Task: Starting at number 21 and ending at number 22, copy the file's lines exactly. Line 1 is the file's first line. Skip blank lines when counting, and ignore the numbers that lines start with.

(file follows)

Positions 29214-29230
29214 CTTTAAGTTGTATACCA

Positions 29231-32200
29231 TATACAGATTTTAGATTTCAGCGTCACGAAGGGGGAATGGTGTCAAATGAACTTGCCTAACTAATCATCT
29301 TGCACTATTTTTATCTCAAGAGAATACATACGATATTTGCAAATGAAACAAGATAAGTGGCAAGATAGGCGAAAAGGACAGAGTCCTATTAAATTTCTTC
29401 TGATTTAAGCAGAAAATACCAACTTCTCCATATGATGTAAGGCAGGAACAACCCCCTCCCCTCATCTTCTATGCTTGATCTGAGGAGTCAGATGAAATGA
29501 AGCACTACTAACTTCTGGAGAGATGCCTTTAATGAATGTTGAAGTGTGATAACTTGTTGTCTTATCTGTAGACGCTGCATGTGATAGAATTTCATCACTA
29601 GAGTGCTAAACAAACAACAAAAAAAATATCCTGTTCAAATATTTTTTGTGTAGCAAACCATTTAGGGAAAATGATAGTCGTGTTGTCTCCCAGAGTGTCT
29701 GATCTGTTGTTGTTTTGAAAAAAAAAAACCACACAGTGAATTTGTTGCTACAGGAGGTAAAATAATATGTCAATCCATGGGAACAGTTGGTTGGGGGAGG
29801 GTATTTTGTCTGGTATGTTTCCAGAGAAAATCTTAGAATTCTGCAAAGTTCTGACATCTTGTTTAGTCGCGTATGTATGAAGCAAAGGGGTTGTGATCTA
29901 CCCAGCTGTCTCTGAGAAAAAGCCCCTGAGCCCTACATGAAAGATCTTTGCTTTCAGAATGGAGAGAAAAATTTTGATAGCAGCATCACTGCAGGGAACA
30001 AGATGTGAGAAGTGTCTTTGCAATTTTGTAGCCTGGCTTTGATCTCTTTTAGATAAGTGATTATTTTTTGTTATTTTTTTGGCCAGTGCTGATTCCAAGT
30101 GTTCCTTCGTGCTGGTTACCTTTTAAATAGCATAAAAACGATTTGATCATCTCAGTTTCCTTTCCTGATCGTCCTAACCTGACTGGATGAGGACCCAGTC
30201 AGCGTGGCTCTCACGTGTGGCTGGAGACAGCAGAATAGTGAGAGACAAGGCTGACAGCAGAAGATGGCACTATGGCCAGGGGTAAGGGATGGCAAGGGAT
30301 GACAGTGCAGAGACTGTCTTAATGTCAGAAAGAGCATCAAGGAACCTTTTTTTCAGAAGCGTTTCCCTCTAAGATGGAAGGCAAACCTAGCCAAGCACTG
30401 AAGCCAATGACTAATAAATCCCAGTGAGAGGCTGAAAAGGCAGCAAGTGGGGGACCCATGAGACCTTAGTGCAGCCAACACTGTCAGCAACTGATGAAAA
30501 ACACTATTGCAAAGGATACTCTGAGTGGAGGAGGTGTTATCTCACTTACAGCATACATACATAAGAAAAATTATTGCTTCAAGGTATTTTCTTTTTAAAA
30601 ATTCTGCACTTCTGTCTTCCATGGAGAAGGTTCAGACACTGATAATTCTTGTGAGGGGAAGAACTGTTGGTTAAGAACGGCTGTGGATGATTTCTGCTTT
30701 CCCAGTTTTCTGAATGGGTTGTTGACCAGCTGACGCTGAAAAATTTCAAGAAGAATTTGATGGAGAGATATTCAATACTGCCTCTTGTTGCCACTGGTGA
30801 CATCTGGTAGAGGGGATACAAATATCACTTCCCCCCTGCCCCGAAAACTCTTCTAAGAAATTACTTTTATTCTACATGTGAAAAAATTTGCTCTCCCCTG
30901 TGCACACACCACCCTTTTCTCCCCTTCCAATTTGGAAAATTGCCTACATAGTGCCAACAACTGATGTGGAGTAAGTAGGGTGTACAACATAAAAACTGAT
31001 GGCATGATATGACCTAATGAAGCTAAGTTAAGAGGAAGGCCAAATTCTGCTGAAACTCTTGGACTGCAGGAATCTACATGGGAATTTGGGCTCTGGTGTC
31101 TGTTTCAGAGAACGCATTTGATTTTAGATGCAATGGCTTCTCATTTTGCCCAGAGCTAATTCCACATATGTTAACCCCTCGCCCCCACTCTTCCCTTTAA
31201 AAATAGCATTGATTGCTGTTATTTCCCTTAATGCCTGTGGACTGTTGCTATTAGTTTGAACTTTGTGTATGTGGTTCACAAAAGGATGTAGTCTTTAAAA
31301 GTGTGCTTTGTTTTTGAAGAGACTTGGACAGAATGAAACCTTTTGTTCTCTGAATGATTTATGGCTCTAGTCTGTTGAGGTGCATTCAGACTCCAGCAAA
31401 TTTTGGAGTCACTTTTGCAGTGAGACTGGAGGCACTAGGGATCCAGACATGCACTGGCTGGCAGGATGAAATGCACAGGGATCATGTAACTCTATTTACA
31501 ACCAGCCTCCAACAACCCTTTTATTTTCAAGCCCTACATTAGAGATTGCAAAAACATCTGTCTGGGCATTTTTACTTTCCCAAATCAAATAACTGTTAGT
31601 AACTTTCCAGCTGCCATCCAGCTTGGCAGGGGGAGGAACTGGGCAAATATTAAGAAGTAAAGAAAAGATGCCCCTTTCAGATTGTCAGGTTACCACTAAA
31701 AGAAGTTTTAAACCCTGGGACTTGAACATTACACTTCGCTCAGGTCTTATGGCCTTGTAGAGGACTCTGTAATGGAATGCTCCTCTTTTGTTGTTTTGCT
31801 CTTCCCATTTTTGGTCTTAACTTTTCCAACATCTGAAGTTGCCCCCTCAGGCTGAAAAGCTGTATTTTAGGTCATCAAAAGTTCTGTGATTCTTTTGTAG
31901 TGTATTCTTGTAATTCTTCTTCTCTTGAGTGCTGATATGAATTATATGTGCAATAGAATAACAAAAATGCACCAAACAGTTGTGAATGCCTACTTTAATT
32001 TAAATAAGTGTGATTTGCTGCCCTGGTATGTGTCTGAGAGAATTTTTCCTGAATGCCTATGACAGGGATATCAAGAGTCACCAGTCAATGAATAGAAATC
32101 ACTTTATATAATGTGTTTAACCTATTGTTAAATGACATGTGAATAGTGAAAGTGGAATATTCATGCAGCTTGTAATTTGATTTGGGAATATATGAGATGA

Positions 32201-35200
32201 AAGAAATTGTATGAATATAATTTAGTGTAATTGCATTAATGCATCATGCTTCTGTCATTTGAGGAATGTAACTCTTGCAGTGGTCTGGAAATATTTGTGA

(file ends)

30901 TGCACACACCACCCTTTTCTCCCCTTCCAATTTGGAAAATTGCCTACATAGTGCCAACAACTGATGTGGAGTAAGTAGGGTGTACAACATAAAAACTGAT
31001 GGCATGATATGACCTAATGAAGCTAAGTTAAGAGGAAGGCCAAATTCTGCTGAAACTCTTGGACTGCAGGAATCTACATGGGAATTTGGGCTCTGGTGTC